In the many jurisdictions where bail reform is under consideration Page urges policymakers and the broader public to remember “…the extreme costs of care that the bail industry and criminal legal system impose on already disadvantaged women.”
We’ve all seen cats and celebrities become images that represent cultural moments in spreadable and shareable ways — also known as a “meme.” Memes often represent jokes and light-hearted cultural moments, but they have also become an outlet for activist movements and political expression. VICE news recently featured a new type of meme circulating worldwide: “activist memes.” Previous generations wrote songs and created art to protest policies and create movements, but VICE notes that 21st century memes can go viral in seconds.
James M. Jasper, a sociology professor, argues that protest movements often involve emotional elements. To this end, Jasper argues that the subjects of activist memes are often villains:
“They’re an important step in arousing the anger or fear that can mobilize people…the media [of protest art] have changed somewhat, but the purposes are similar: the blaming of villains, the identification of victims, as well as outrage at the villains and compassion for those victims.”
Political figures like President Trump are a major target for activist memes and protest art in both liberal and conservative camps, especially for those who disagree with major players’ policies. According to VICE author Sage Lazzaro:
“creating or consuming political memes that align with one’s point of view can be therapeutic. They reflect what’s happening in society, and help justify feelings of rage and fear while helping us feel less alone.”
Working moms need more than just flowers and spa days this Mother’s Day. They need policy changes and other support in order to manage their stressful daily lives. As highlighted in a CNBCarticle, sociologist Caitlyn Collins’ new book Making Motherhood Work demonstrates that Germany and Sweden can serve as useful models for how to support mothers in the United States.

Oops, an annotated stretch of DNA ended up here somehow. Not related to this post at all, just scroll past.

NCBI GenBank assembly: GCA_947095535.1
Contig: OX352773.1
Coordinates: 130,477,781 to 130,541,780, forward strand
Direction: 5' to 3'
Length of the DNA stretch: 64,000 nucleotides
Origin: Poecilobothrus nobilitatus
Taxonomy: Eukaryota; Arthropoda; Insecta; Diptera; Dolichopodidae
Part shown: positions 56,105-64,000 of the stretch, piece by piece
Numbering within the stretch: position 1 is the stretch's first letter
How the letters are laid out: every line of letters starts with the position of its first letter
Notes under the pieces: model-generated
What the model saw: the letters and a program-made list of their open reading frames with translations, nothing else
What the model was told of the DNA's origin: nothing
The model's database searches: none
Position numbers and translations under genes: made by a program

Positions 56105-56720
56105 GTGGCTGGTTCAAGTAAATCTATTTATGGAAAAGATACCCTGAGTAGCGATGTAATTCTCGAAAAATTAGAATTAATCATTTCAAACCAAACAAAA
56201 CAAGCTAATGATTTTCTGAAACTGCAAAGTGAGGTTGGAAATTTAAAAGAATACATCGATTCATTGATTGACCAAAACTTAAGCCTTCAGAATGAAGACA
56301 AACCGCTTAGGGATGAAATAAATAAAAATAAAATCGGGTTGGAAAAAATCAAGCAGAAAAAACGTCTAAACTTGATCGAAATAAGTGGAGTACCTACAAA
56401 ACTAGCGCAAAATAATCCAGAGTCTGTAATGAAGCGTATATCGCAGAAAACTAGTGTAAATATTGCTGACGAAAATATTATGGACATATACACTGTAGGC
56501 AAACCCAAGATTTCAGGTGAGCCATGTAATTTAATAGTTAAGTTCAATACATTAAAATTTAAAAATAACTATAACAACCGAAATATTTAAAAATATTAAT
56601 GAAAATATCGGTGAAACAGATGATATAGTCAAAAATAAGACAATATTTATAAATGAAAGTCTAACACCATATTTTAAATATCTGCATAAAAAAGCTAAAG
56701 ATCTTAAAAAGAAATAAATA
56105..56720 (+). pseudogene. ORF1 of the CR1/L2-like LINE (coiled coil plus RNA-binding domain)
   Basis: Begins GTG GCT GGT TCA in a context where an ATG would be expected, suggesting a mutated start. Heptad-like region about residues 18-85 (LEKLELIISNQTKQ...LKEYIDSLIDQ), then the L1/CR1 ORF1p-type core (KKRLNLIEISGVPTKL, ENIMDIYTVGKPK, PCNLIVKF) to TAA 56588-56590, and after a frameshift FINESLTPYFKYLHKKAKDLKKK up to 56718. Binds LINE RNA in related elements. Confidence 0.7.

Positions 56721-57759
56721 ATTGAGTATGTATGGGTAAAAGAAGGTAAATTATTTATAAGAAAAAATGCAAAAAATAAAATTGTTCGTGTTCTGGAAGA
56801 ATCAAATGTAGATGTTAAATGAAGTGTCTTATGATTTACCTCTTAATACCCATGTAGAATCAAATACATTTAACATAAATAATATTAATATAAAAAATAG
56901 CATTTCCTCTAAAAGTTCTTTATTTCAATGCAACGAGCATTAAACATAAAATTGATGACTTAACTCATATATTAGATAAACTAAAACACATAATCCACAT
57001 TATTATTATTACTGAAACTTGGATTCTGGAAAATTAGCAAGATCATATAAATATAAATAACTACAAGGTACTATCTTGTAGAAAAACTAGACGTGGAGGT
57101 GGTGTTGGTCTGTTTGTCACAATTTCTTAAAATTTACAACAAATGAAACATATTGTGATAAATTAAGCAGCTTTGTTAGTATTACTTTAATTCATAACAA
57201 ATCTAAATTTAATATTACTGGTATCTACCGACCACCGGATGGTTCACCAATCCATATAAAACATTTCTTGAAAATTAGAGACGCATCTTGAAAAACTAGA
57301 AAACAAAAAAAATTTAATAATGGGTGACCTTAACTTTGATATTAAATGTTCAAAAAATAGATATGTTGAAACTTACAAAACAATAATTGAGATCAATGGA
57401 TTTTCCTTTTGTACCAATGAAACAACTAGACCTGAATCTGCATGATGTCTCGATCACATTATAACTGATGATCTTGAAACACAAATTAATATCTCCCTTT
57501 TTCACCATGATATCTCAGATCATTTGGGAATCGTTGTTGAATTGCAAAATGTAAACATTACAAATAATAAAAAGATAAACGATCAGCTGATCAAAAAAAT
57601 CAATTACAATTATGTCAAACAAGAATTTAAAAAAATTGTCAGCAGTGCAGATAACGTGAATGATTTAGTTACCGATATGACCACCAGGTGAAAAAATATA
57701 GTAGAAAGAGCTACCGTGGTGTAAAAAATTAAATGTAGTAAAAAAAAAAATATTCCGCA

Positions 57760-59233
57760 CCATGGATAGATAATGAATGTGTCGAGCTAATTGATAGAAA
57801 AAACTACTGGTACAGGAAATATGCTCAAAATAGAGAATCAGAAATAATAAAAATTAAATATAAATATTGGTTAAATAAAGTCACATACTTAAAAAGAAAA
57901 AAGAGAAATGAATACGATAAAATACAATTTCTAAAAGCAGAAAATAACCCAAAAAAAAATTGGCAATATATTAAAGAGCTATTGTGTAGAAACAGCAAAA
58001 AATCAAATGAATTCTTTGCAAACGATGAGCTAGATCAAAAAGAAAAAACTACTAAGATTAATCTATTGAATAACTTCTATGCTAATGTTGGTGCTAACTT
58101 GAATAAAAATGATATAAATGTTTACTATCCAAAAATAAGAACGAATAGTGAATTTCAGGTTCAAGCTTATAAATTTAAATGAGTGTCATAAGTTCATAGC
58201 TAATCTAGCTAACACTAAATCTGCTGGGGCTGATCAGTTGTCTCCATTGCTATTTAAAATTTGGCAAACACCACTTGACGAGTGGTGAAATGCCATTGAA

Collins points out that many American mothers juggle primary caregiver roles and demanding work schedules. She interviewed 135 middle-class working mothers in some of the most wealthy nations in the world — the United States, Sweden, Italy, and Germany — and she found that the United States is an outlier in its lack of societal support for working mothers.
Policies alone cannot solve all of American moms’ woes, but Collins argues that Germany and other countries can serve as useful models. For example, a policy in Berlin allows mothers to take an entire year of parental leave and either work part-time or telecommute after that. Collins states that if similar policies are set in place to support working mothers in the United States, a weight would be lifted off their shoulders.
Collins’ research highlights how American society needs a deeper appreciation in supporting mothers in their daily lives and work. However, it still doesn’t hurt to get mom a little something extra this year!
Genocide often involves the restructuring of military organizations to target of civilians based on their identity. But in Rwanda, the army and militias of the genocidal regime killed alongside those who had not previously been part of the military. Farmers, doctors, and religious leaders responded to calls to participate in the violence, carrying out the genocide within their own communities. This April marks the twenty-fifth anniversary of the Rwandan genocide, and communities continue to grapple with the effects of this violence.
One of these is the return of those convicted of genocidal crimes from prison or communal work camps. In recent years, many of these individuals have returned home to the communities where they committed violence. Hollie Nyseth Brehm and Laura C. Frizzell recently wrote an op ed in the New York Times about their research on this reentry process. Brehm and Frizzell work with 200 Rwandans who were incarcerated for crimes of genocide, following their journey from the end of their incarceration through their return home. In this op-ed, the researchers include a number of anecdotes from Rwandans who were surprised to be met with a warm welcome upon their return: